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III. The previous legal situation pursuant to § 2 para. 3 UStG - Link to the existence of a BgA

As already noted, the VAT liability of jPöR was previously linked to the existence of a BgA. Whether such a BgA is present must be or, in the opinion of the (German) tax authorities, uniformly decided for sales and corporate tax purposes in accordance with § 2 para. 3 UStG4.

Pursuant to § 1 para. 1 no. 6 KStG, the BgA of the legal entities under public law is subject for the purposes of corporate tax. BgA are, in particular, all facilities that serve a sustainable economic activity to generate income outside of agriculture and forestry and stand out economically within the overall activity of the legal person under public law. The intention to make a profit and the ownership interest/shareholding in the general economic circulation are not required (§ 4 para. 1 sentences 1 and 2 KStG). The BgA does not include companies that primarily serve the exercise of official authority (supervisory companies, § 4 para. 5 sentence 1 KStG). Exercise of official authority is an activity that is peculiar and reserved to the public body. A characteristic feature is the fulfilment of tasks under public law that are derived from state power and serve state purposes5.

When assessing whether a particular activity of a legal entity under public law is a sovereign activity or a BgA, the character of the respective activity is always decisive, taking into account the neutrality of competition6. This also applies to the assumption of activities of a legal person under public law by another person under public law as a so-called assistance service.

IV. § 2b UStG - the new regulation of the entrepreneurial property in overview

From a legal point of view, the new regulation § 2b UStG only standardises exceptions to the general entrepreneurial status. These must be checked separately for each individual activity carried out. Systematically, this leads to a departure from the traditional German legal understanding, which has so far linked the tax exemption to the existence of a BgA. According to § 2b Para. 1 UStG, “legal persons under public law shall not be deemed to be business entities within the meaning of § 2 insofar as they carry out activities which are incumbent upon them within the framework of public authority, even if they levy customs duties, fees, contributions or other charges in connection with these activities. Sentence 1 does not apply if treatment as a non-entrepreneur would lead to greater distortion of competition.”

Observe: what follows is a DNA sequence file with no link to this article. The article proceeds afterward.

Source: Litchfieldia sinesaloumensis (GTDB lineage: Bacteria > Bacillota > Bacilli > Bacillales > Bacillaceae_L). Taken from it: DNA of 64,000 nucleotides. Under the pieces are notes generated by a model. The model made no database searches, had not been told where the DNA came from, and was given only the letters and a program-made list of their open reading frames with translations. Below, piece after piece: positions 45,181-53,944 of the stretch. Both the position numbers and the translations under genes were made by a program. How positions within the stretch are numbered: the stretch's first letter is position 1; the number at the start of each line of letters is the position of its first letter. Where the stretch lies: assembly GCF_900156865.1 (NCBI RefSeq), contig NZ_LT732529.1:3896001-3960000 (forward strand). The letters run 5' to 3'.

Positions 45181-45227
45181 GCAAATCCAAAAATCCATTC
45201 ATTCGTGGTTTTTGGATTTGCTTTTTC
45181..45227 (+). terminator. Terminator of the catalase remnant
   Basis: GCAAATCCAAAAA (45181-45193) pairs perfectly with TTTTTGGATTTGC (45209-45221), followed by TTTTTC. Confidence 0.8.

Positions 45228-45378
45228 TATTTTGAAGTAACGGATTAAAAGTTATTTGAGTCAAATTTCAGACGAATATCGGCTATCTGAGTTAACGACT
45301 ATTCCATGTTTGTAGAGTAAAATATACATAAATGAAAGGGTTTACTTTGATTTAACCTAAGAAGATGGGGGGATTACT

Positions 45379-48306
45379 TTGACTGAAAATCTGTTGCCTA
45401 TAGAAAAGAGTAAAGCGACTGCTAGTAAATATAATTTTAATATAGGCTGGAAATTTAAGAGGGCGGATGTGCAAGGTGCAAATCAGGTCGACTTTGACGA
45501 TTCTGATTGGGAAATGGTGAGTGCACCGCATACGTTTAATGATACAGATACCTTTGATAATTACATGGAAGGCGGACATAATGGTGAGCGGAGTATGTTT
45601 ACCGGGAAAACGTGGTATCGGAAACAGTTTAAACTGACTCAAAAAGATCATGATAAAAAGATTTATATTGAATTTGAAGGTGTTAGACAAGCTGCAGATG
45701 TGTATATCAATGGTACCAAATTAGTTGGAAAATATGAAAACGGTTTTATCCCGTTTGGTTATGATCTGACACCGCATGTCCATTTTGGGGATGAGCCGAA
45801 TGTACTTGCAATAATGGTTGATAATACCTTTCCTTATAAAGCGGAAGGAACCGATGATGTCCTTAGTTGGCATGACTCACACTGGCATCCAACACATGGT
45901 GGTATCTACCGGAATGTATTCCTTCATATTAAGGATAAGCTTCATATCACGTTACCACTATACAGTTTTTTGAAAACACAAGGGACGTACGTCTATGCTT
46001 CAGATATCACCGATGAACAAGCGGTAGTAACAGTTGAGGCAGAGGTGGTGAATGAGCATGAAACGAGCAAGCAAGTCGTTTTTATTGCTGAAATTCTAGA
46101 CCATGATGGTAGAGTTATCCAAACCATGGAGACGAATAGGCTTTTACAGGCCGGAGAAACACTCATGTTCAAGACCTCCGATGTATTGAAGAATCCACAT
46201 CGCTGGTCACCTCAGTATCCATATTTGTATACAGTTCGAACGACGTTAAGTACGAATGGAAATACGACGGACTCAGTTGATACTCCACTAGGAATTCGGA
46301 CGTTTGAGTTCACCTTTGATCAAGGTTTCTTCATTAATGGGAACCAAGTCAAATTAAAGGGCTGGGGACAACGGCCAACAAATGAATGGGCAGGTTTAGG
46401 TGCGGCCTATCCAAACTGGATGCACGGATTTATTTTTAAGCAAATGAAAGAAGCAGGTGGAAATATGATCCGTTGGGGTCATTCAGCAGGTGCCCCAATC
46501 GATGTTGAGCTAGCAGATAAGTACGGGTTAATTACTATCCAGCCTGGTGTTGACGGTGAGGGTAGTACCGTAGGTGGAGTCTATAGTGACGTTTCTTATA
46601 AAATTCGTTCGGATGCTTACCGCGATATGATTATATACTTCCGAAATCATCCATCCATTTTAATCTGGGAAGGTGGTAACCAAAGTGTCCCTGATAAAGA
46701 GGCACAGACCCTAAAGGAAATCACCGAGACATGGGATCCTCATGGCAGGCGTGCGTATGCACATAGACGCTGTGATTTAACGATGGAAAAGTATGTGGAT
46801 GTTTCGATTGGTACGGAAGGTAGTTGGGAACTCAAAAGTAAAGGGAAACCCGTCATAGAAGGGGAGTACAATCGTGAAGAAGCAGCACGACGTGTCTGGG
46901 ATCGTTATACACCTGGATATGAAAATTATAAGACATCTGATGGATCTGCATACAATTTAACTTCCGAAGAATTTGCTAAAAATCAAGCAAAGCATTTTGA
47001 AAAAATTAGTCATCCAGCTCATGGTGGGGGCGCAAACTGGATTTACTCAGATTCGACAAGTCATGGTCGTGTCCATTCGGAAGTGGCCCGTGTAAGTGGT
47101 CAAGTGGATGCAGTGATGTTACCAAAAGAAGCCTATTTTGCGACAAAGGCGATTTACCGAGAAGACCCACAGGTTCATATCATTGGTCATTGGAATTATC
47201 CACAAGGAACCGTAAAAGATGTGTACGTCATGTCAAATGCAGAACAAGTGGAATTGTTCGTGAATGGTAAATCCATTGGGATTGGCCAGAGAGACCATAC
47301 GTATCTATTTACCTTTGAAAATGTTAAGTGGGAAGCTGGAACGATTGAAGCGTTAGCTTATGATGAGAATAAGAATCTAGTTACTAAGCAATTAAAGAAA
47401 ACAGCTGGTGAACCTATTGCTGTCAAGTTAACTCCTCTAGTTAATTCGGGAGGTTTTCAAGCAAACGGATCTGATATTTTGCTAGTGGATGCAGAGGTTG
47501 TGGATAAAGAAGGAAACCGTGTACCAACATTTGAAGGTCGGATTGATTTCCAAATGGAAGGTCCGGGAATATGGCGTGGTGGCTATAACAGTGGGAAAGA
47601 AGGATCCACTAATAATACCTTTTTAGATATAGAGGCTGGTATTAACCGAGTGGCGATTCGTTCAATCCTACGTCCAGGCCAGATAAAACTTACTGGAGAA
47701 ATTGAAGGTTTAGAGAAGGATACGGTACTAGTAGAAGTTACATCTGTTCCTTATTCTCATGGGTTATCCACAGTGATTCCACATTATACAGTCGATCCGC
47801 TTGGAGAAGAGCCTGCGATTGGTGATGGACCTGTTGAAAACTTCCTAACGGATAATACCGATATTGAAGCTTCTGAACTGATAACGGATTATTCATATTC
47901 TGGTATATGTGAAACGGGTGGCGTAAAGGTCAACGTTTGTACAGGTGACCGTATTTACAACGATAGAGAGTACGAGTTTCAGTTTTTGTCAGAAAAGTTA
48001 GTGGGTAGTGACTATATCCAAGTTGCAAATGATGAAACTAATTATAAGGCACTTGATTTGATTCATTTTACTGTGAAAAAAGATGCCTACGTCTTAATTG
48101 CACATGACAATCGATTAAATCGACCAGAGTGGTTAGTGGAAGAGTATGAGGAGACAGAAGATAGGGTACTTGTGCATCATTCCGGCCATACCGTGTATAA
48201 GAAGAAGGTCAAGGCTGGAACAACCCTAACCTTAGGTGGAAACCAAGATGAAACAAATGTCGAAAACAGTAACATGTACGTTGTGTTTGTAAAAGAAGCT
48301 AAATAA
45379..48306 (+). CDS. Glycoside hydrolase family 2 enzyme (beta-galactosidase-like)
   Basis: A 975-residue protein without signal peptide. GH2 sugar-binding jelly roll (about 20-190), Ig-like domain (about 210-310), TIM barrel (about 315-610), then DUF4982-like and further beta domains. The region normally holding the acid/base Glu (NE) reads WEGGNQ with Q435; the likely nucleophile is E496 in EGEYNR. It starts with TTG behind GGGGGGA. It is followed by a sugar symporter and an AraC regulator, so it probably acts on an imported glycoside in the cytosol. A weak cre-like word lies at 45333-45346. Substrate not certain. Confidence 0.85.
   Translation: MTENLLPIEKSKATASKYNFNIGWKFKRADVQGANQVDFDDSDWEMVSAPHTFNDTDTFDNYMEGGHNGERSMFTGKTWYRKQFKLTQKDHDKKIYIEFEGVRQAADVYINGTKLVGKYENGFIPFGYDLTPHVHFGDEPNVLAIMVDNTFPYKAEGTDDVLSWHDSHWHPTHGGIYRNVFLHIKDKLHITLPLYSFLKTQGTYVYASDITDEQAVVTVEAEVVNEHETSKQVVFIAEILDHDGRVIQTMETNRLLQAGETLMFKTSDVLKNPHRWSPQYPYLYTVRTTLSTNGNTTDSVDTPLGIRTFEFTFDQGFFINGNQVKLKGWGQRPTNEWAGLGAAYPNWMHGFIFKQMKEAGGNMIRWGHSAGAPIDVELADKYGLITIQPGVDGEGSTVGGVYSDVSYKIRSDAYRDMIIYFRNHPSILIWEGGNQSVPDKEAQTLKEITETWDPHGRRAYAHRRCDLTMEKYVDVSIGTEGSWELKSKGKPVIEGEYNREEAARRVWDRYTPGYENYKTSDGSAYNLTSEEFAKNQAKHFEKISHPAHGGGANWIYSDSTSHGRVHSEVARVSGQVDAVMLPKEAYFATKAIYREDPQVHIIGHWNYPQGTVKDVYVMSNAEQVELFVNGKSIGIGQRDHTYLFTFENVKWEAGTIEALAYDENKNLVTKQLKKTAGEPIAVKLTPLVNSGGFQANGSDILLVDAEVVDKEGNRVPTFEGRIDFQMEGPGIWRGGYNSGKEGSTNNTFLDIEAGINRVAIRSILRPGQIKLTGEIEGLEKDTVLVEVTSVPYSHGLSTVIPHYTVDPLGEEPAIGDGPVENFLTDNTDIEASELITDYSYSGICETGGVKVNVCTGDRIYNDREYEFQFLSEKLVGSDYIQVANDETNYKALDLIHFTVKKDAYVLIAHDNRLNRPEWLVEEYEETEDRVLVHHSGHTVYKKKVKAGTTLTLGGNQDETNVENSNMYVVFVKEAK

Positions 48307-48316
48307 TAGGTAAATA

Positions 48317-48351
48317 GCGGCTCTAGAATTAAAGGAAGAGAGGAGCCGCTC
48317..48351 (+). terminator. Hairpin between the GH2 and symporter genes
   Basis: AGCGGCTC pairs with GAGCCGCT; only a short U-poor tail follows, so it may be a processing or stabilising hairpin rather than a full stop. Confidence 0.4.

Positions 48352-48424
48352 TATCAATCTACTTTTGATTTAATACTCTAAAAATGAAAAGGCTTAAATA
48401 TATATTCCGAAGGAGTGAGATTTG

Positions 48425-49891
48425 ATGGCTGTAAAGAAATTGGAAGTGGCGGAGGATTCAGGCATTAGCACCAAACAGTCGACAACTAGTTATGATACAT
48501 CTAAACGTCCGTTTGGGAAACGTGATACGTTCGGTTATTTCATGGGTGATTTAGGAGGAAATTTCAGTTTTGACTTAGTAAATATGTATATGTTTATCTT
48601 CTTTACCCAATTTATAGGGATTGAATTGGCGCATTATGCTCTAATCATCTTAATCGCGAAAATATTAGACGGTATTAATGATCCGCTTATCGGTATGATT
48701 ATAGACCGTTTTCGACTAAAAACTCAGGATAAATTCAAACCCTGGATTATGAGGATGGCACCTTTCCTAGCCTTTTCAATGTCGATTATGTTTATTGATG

A concretisation of the existence of major distortions of competition, by way of a negative delimitation, is found in paragraphs 2 and 3 of the provision. However, an activity within the framework of public authority is required for the application of § 2b UStG. On the other hand, acting on the basis of private law always results in the services rendered being considered a business and thus subject to turnover tax.

However, if a catalogue activity within the meaning of § 2b para. 4 UStG is involved, for example the supply of water, gas, electricity and thermal energy, goods or passenger transport, port and airport services or telecommunications, jPöR are always considered business entities, provided that the other requirements of § 2 para. 1 UStG are also met7.

1. § 2b Para. 1 UStG

a) Entrepreneurship of legal persons under public law

The prerequisite for the exemption of § 2b UStG is the existence of the entrepreneurial property according to the general regulations of § 2 para. 1 UStG.

Legal persons under public law are generally to be regarded as business entities if they “perform a sustainable activity on their own to generate income (economic activity). In this context, it is irrelevant what the corresponding income is. Benefits for which duties, fees, contributions or other charges are levied in return can also be economic activities within the meaning of § 2 para. 1 UStG”8.

b) Activity within the framework of public authority

Activities within the scope of public authority require a special regulation under public law as a basis9. This can result “from a law, a legal ordinance, a statute, from state treaties, constitutional treaties, administrative agreements, administrative arrangements, public law treaties as well as from legislation under church law”. However, if a jPöR provides services in “a private-law form of action and thus under the same legal conditions as private economic operators, these activities are nevertheless not covered by § 2b UStG”10. In this respect, it is not the object of the service that is important, but the form of action (private law or public law).

c) No major distortion of competition

According to § 2b para. 1 sentence 2 UStG, however, a jPöR can also be a business entity within the meaning of § 2 para. 1 UStG if it is active within the framework of public authority. This is the case if their treatment as non-entrepreneurs would otherwise lead to greater distortions of competition. § 2b

Para. 2 and Para. 3 UStG provide for cases as a negative delimitation in which there is no competition and consequently no major distortion of competition.

“Competition distortions can only take place if there is competition. This assumes that the service provided by a jPöR on a public law basis could also be provided by a private business entity. The activity of jPöR must therefore be market-relevant”11. A distortion of competition within the meaning of § 2b UStG can then arise if public and private economic participants meet in a market-relevant manner and the different “taxation distorts the competitive situation in favour of or at the expense of a market participant”12.